The Principal Elements of a Lean Management System

The lean management system only consists of a few principal elements with each element in the system being interdependent of the other. For the system to work, each element must be present and cannot be too complex or complicated. The principal elements of the Lean Management System are as follows: Leader Standard Work, Visual Controls, Daily Accountability Process, and Leadership Discipline.

Leader Standard Work
Leader standard work provides structure and routine that helps leaders shift from a sole focus on results to a dual focus on process plus results. Standard work provides a foundation for continuity, capturing basic practices across changes in incumbents, which decreases the variability that might destabilize the production process. When the leader follows their standard work effectively, the rest of the lean management system has a good chance of operating effectively.

Visual Controls
Visual controls translate performance of every process into expected versus actual, throughout the production and management systems. Lots of people can whip up a bunch of visual tracking charts in Excel, but they must be used effectively. They must be displayed in highly visual, widely accessible, and readily reviewed formats. The visuals indicating true performance convert the driving force of leader standard work into traction. These visuals give leaders the ability to quickly spot and move to action where actual performance has not met what was expected.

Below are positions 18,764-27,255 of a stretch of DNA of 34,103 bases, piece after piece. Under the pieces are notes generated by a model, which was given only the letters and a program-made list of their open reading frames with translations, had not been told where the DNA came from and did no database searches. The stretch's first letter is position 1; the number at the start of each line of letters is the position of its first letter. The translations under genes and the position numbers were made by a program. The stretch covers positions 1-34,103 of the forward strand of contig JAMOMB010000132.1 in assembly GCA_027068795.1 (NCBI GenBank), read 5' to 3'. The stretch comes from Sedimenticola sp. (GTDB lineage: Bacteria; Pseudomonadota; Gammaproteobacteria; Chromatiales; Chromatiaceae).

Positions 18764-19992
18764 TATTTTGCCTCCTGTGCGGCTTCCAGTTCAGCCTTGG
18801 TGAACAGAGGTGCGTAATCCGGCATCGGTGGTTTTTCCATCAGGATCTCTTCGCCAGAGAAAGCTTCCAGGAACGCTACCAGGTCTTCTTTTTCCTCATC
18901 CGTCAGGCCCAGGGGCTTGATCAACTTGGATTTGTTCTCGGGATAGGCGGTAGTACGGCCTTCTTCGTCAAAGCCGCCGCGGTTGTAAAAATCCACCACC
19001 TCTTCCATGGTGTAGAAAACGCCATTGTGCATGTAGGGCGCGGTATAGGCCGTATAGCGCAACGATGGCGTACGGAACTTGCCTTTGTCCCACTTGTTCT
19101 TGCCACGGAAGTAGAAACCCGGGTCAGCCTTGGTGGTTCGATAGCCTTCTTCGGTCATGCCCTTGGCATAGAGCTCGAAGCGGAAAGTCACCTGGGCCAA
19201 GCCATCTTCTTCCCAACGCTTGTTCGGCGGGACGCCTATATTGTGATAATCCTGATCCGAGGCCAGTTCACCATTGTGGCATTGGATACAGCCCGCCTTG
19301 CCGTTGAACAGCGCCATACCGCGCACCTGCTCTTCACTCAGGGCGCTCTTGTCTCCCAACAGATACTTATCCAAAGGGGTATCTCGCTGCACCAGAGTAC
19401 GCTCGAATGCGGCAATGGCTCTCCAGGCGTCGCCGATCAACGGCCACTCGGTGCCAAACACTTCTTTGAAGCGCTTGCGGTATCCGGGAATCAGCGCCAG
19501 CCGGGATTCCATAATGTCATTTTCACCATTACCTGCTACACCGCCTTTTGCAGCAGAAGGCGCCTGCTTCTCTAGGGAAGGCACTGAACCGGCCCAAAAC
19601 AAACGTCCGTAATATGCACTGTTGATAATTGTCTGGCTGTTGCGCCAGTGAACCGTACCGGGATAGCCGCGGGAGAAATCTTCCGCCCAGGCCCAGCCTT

Daily Accountability Process
Through daily accountability the leader can steer and set direction for improvement activity in the area. In the daily accountability process, leaders assess the meaning in the visuals, assign appropriate responses, and hold people accountable for completing their assigned tasks. This follow-up process occurs largely in the structure of daily tiered meetings.

Leadership Discipline
Leadership discipline is the fourth element in the Lean Management System and is the fuel that powers the entire system. Establishing leader standard work, visual controls, and a daily accountability session will not amount to anything without the discipline to execute those elements as designed and intended. If the lean management system is left unattended, the system will quickly deteriorate. Lean management that is well and consistently implemented helps bring the foundation of stability to lean production conversions, a foundation on which ongoing improvements can be built.

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